3 out of 4 stars
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In It Was The Devil All Along, Avalon Soulette Brown shares her firsthand experience and addresses many of the concerns related to the politics of the nursing field, prejudice, attitude, faith, love, resilience, struggle, and racial discrimination. Consisted of 284 pages, this memoir's revised edition was published by MEP Publishing in 2018.
Just like most of the human beings, Avalon is dealing with the life management issues: work-related, social, mental, and religious conflicts. At work, she is industrious, smart, and she accomplishes her tasks with less supervision. However, she gets easily upset every time the devil in her is stirred by her colleagues. Whenever she feels enraged, she realizes that the devil won over her. Against all odds, she tries her best to suppress and win over the influence of the devil inside her. Her ultimate goal is to serve God with all her mind, heart, body, and soul. With God whispering in one ear and the devil in the other, which voice will Avalon follow? Reading the story made me agree that It Was The Devil All Along.
Even though some of her colleagues didn't find anything good in her, this was Avalon's evaluation of herself: "I knew I was a good worker. I never really needed the praise of the supervisors. When those patients said thank you and I left smiles on their faces, I knew I had done something good." I was touched by Avalon's good heart, strong character, and resilience that can be depicted in her own reflection in this quote. On top of that, she was not someone who can be stepped on.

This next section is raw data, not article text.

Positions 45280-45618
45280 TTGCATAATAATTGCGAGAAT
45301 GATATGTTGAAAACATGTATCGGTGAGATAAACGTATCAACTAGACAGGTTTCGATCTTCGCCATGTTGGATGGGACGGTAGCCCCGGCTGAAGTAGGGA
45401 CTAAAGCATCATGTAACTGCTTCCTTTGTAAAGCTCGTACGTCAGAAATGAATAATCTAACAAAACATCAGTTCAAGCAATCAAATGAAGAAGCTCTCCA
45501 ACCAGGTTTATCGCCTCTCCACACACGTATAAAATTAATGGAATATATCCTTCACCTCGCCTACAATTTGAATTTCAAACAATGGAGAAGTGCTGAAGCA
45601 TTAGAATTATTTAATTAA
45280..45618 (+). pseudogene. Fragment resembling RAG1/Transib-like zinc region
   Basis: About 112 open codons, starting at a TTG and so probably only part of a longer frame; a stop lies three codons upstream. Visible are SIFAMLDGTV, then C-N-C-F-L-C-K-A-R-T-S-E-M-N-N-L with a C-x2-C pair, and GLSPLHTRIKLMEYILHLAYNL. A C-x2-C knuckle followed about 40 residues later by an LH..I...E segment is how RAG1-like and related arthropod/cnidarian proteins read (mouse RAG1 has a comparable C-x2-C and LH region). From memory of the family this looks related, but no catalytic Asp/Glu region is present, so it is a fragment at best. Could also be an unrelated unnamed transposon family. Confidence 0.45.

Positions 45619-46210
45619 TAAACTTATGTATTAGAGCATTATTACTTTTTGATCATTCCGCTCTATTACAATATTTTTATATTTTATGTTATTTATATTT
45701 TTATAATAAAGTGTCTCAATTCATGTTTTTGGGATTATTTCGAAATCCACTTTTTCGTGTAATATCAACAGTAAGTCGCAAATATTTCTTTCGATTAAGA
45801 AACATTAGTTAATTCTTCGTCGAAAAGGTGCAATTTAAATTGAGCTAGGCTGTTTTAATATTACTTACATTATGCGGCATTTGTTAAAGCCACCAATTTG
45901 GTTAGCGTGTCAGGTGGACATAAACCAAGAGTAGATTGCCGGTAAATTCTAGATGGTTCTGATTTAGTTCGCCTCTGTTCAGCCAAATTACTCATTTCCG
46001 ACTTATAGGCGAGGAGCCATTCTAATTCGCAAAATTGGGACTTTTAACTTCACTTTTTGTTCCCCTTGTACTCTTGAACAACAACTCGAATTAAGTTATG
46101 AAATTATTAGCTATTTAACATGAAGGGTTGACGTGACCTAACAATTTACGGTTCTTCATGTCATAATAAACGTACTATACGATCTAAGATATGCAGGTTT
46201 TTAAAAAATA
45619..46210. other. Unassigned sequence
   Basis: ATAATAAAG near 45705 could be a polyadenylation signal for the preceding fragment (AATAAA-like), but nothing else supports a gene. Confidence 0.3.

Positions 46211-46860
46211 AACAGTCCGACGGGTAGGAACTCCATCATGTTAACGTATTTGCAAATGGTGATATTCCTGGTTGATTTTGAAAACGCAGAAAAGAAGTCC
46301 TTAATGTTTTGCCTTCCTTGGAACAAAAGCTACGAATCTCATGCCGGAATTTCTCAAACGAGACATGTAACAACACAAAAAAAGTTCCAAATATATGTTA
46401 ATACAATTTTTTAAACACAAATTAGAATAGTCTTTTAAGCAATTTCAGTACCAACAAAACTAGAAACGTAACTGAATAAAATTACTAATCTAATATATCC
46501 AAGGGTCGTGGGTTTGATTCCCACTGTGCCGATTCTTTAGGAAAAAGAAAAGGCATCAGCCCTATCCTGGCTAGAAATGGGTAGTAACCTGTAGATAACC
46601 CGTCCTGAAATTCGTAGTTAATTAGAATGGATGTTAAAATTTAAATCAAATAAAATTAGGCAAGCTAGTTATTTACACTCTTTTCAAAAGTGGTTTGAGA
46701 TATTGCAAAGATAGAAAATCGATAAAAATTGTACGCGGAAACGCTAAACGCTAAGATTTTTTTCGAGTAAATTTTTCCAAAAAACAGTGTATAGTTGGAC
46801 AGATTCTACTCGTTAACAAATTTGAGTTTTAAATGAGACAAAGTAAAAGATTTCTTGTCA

Avalon's writing style was clear and concise. Redundant words were used for emphasis. She shared most of her experience at work, at home, and at the church. With the competition and prejudice at work, she highlighted her struggles in fighting for the devil which stirred up hate and revenge within her. Most of all, she recognized and thanked God for being there, never leaving by her side, and fulfilling her needs.
I empathized with Avalon for the hardships she faced. She was almost killing herself at work, but there was not a drop of appreciation. Despite her diligence, she received negative evaluations from her superior. I was glad she realized that her enemies were not her colleagues and definitely not her own self but the devil himself.
There was nothing I disliked in the contents of the book, but the punctuation, grammar, and typographical errors prevented me from giving it a perfect rating. After a thorough round of proofreading and editing, I could bump the score up to the highest rating. I would like to suggest having a glossary at the back page because of the presence of the acronyms (i.e., NICU, GI-GU, DVT, RQM, etc.), which do not exist in my country. Given the expansions of those acronyms, my reading flow had been smoother.
My final rating of Avalon Soulette Brown's It Was The Devil All Along is 3 out of 4 stars. I recommend this book to the lovers of biography, autobiography, and nonfiction genres. Those who are not into hearing complaints from colleagues and work-related issues are free to bypass reading this book.
It Was The Devil All Along
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